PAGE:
Daniel A. Finelli, M.D., FACR

1959 – 25 July 2018

Daniel Albert Finelli, M.D., FACR
died July 25, 2018, age 59

Dan - lower center, in blue shirt and jacket - as a member of Georgia Tech's first ACC Swimming Championship, 1980.


Excerpt from public obituary linked above:
Daniel Albert Finelli, M.D., FACR, age 59 of Solon, Ohio, passed away on July 25th, 2018. Daniel is the beloved husband of Kathleen; loving father of Caitlin, Kiera, Aidan, and Bryson; dear son of the late Marie (nee Falardeau) and Anthony Finelli; cherished brother of Frank (Katherine) and Annie (Matthew) Fuller; uncle to many; and friend to all. Daniel graduated from Firestone High School, received his Bachelor of Science in Chemical Engineering from the Georgia Institute of Technology, and received his Doctor of Medicine from Case Western Reserve University School of Medicine. He completed his residency in Diagnostic Radiology and fellowship in Neuroradiology at Case Western Reserve University – University Hospitals. Daniel served as an executive board member and as the Chair of the Department of Radiology for the Summa Health System. He was Past President and Executive Councilor of the Ohio State Radiological Society, and a Fellow of the American College of Radiology. He was an Associate Professor of Radiology at Northeast Ohio Medical University and a Clinical Professor of Radiology at Ohio University Heritage College of Osteopathic Medicine.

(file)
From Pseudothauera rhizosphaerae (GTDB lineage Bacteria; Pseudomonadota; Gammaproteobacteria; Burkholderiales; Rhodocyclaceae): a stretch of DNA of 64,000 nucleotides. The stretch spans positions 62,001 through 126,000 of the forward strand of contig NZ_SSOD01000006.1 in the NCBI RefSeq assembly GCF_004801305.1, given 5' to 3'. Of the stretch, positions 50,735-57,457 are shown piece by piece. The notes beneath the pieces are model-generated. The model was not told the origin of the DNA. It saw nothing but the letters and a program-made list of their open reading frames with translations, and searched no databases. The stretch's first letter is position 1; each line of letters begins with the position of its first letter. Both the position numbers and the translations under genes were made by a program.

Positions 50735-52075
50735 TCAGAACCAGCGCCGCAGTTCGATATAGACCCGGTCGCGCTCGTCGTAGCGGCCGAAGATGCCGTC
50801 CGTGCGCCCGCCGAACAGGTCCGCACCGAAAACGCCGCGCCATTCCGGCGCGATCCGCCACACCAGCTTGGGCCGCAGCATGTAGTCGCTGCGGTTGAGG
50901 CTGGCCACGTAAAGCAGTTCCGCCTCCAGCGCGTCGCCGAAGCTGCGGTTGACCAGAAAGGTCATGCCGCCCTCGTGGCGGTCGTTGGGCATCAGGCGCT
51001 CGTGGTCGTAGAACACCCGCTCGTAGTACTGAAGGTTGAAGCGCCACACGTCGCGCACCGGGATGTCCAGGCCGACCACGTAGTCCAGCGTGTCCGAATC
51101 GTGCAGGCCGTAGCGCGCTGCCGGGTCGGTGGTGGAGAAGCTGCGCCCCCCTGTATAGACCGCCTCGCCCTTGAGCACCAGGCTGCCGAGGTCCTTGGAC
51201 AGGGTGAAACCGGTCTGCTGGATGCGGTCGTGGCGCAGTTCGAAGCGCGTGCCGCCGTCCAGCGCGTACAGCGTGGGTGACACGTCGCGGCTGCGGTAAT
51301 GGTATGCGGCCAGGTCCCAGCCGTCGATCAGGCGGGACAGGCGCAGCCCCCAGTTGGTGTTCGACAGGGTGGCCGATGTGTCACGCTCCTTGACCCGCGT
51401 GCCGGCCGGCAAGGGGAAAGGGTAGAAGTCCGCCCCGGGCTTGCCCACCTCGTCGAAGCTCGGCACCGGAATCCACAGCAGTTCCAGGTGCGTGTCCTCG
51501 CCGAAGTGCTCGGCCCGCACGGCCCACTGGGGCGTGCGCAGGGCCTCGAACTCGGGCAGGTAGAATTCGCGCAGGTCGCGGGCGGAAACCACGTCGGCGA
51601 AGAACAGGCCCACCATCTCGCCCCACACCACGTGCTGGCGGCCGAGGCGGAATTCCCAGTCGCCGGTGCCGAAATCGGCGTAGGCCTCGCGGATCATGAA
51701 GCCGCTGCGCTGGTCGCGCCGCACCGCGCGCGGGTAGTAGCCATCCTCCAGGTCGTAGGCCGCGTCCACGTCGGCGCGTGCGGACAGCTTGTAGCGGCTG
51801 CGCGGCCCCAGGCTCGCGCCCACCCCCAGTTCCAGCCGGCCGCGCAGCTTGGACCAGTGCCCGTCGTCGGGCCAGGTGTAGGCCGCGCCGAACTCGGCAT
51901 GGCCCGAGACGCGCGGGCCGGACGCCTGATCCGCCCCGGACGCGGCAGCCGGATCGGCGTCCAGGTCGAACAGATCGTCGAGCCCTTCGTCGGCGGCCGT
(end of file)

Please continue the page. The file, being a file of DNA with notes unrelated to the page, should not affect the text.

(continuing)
Submitted by Gregory C. Hurst, Ph.D.:
After Medical School, Residency, and NeuroRad Fellowship at CWRU, Dan joined the Radiology Faculty at Cleveland Metro General Hospital, where he was a colleague with Jeff Duerk and Greg Hurst, during the “First Golden Era” of widespread clinical adoption of MRI.  Dan led the Clinical MRI service at Metro for several years, and was also a productive published researcher, on topics including the use of Magnetization Transfer MRI for Brain and C-Spine.  He later became Radiology Chair at Summa Health, in Akron. During his undergrad years, Dan exercised his aptitude for H2O in another channel, by helping the Swim Team at Georgia Tech win their first ACC championship.